If you are interested in learning how Human Factors / Usability Engineering is changing the landscape for medical device development, this report from BSI is a must read. It outlines the basic activities in the HF/UE process, how it aligns with the overall device risk management process, and the biggest challenges for device manufacturers.
“Fail Early!” “Fail Fast!” “Fail Cheap!” These are the latest, fashionable mantras of the business world, but in the design world these mantras simply restate the long held tradition of the iterative design process. Designers of all types have been “failing fast” since the dawn of man, from the first failed spear to the latest smart phone app. Designers know that a key part of product development is iteratively developing prototypes and testing them out - in other words “failing” throughout the design process.
The Washington Biotechnology & Biomedical Association recently hosted an event titled “Succeeding in Today's Medical Device Environment” to discuss the medical device sector in Washington state and the challenges it faces. The topics included the federal medical device tax, the lapsing R&D tax credits in the state, and the Affordable Care Act.
I recently attended MD&M West, which bills itself as “America’s Largest Medtech Event.” It includes an enormous exhibition and extensive educational opportnities, so as a mechanical engineer at an innovative product development company, I decided to focus my attention on emerging trends.
It doesn’t start with leaping forward, a battle-cry and weapon in hand. It starts with stepping back.
The qualities of an effective product development team are derived from mastering the basics first, not immediately running into battle with all weapons drawn. When approached with opposition, strength can be drawn by first stepping back - drawing the momentum in reverse to create a powerful drive forward. It’s strategic technique, providing the opportunity to observe and plan before recouping strength for the attack. In product development, application of this core principle throughout the project enables the team to skillfully navigate obstacles and execute the approach with finesse.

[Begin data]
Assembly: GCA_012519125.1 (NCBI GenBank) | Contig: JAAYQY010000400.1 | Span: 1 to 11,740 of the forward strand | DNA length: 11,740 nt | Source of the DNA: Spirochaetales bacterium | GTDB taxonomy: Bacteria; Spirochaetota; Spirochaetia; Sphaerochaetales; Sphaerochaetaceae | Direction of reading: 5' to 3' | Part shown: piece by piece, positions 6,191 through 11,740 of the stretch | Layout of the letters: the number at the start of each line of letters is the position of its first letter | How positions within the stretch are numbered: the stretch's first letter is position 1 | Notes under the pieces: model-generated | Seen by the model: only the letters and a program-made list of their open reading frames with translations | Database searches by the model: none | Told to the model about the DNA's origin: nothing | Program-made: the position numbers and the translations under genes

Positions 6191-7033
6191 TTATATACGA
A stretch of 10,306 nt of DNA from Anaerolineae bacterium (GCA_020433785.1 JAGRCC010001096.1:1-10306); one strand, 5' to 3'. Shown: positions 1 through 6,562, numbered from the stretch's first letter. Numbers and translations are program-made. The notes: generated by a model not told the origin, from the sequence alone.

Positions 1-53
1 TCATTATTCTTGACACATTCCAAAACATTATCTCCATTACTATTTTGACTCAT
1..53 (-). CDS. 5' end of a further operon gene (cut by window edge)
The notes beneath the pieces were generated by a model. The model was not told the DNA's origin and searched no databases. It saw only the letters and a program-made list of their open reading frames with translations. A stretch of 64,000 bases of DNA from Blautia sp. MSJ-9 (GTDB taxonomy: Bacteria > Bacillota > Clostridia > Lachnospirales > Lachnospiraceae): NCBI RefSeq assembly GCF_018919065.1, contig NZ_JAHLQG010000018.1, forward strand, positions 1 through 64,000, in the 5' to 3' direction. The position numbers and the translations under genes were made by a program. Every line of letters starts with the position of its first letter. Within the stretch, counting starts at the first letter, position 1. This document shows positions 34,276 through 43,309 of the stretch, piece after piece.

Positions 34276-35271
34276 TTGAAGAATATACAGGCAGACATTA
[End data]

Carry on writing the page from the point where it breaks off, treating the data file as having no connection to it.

Join Stratos President, Sean MacLeod on Thursday, February 26th at 5:00 for an update on the medical device industry. He and several other industry experts will be participating in a panel discussion on the medical device sector in Washington state and the challenges it is facing from the federal medical device tax, lapsing R&D tax credits in our state, and the Affordable Care Act.
It wouldn’t be too much of a stretch to characterize Seattle’s Juno Therapeutics as the biotech company of the year for 2014. And depending on how the company progresses, by 2020, we might well be calling it the biotech of the decade.
Product Designer Spotlight is a monthly feature on our blog that highlights our talented engineers and designers. The month's spotlight is on Will Brown from our Quality Engineering team. WillI ensures project designs comply with government regulatory guidance and helps design the testing of the products we develop.
Attending CES is an exercise in sensory overload, but it’s also a fantastic place to take the pulse of the rapidly changing landscape of Digital Health. We saw some great innovations this year and we saw some tepid trends as well. Here’s our roundup of the Digital Health Expo show floor:
As I wrote last time, over the Holiday break my family took a road trip from Seattle, WA to Orange County, CA in our Tesla Model S Sedan. Needless to say, a new-ish car with a new-ish charging network that could get us the 1200 miles to our destination was an unforgettable experience. However, it was also an experience that led me to think about some Product Development truths that are sometimes forgotten. Read about three more that I learned.